Id. at 871 (emphasis in text). The plurality opinion emphasized that “local school boards may not remove books from school library shelves simply because they dislike the ideas contained in those books and seek by their removal to ‘prescribe what shall be orthodox in politics, nationalism, religion, or other matters of opinion.’” Id. at 872 (citation omitted)...

Other courts have followed Pico’s guidance that motivation is the key question in book removal cases. Thus, lower courts have suggested that although school boards have broader discretion in questions of school curriculum—provided the decisions are reasonably related to legitimate pedagogical concerns—removal of books from the school library implicates protected First Amendment rights. It follows that government would have even less justification to remove books or restrict access to books in the public library on the ground that such books are not suitable for children.

Public libraries wisely leave the decision of reading material to the patrons—or their parents... Unless there is an applicable Harmful to Minors Act, a policy of free access (limited only by parental decisions of appropriateness for very young children) provides the greatest insulation for the library from constitutional attack for restricting access to materials protected by the First Amendment. Restrictions on access that are not based on valid administrative reasons (such as reasonable concerns about theft and vandalism) could be interpreted as restrictions based on disagreement by the government with the views expressed in the material. Thus, if government officials sought to remove or restrict access to a book on the ground that government officials opposed an idea in that book, the removal of the book clearly would violate the First Amendment...

Third, it is possible that enabling statutes governing libraries could be useful. Checking those statutes will help determine whether they define the role of the library in removing materials. For example, in Wexner v. Anderson, 209 Cal. App.3d 1438,258 Cal. Rptr. 26 (Cal. App. 3d Dist. 1989), a California appellate court held that a school district could not forbid high school students from reading books in a school library collection on the ground that materials were not “socially acceptable.” The California appellate court did not reach the constitutional issue. Instead, the appellate court held that the statutory authority provided to libraries did not permit removal of books from the school library (or presumably any public library in California) based on their content or “social acceptability.” 258 Cal. Rptr. at 36. The court held that books could only be removed if they were “not fit for service” (interpreted by the court as “worn out”) or “no longer needed by the course of study” (interpreted by the court to apply only to textbooks). 258 Cal. Rptr. at 36. The courts thus concluded that “a county librarian or superintendent of schools running a library has no authority, even with the approval of the board, to remove a book because of objectionable conduct.” Id. (emphasis added)...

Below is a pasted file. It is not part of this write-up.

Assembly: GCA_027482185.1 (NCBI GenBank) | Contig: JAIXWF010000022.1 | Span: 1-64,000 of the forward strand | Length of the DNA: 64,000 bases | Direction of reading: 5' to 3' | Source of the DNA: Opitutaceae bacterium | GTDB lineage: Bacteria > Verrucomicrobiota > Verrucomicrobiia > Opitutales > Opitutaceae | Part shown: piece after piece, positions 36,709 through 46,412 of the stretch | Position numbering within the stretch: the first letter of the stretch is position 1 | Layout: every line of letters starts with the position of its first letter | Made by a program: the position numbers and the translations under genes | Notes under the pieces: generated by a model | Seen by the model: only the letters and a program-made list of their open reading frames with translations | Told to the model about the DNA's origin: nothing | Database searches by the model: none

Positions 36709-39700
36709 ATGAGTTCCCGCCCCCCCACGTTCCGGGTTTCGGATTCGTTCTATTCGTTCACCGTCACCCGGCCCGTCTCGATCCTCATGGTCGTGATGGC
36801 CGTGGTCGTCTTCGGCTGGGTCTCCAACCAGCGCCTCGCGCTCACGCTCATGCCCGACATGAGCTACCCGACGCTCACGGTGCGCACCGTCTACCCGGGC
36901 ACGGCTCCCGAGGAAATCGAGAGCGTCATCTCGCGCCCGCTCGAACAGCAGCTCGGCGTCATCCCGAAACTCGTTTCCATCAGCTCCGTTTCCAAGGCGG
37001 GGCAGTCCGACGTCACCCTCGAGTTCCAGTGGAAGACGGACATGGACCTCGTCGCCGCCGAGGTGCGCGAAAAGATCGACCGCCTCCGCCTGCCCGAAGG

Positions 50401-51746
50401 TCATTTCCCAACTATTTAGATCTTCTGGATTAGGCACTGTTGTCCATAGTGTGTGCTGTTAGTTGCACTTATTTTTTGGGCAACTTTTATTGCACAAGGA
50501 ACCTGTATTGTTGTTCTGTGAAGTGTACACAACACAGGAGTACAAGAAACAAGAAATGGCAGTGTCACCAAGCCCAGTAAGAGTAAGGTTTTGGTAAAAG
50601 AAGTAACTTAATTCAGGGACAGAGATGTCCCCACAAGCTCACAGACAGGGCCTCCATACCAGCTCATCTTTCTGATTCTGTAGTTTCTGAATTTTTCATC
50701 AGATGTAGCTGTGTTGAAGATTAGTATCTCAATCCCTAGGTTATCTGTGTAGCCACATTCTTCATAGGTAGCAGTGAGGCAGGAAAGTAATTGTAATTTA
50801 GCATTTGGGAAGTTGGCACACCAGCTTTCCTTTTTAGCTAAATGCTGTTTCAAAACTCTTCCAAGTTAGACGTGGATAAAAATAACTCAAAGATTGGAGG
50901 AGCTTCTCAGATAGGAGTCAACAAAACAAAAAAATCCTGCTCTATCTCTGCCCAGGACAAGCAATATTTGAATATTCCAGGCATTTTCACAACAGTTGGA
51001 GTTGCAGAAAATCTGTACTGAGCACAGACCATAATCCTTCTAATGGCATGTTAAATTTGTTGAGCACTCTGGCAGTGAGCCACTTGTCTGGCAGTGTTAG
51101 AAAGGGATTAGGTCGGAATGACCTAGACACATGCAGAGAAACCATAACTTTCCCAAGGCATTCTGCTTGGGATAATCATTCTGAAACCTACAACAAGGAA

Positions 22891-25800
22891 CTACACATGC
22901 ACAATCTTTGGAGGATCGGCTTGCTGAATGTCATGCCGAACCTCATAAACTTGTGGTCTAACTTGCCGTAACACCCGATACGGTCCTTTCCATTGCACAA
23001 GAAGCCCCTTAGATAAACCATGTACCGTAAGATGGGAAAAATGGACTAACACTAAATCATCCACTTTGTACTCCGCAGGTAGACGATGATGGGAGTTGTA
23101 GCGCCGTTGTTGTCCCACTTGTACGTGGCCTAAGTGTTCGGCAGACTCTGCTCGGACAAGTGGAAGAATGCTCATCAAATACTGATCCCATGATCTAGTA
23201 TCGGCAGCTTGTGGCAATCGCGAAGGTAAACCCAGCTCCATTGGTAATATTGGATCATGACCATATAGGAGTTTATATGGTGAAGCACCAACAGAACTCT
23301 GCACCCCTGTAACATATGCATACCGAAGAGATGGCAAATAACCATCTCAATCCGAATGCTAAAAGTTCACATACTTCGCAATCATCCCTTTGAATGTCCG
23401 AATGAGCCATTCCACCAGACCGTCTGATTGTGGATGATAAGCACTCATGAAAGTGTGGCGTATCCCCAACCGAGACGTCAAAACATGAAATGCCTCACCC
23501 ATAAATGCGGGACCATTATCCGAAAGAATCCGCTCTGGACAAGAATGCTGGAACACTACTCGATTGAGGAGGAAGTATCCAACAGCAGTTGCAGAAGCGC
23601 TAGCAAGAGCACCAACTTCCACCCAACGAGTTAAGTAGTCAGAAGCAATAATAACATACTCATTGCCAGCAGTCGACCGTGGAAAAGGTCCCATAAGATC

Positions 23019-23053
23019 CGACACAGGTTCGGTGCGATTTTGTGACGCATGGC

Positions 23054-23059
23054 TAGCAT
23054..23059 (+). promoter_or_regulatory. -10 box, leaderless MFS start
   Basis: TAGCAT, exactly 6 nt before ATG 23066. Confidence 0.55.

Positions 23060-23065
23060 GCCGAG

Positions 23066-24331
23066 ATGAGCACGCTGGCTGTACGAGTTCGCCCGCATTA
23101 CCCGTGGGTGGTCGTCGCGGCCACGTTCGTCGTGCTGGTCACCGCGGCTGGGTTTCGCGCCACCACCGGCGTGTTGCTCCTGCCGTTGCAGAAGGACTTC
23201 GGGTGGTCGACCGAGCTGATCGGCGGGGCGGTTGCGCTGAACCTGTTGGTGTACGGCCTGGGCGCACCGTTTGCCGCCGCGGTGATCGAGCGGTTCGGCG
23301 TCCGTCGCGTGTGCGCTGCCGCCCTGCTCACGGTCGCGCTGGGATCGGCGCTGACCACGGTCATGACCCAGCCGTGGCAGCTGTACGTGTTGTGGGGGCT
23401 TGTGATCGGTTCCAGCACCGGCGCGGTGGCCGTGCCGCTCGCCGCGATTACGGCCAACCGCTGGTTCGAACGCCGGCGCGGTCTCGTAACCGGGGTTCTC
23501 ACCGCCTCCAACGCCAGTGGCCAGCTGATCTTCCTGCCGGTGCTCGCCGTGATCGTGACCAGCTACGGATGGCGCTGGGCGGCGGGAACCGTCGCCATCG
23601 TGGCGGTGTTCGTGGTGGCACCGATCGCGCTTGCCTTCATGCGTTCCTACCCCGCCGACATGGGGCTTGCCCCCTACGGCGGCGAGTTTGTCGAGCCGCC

Also published in the sixth edition of the
Intellectual Freedom Manual, p. 301–304.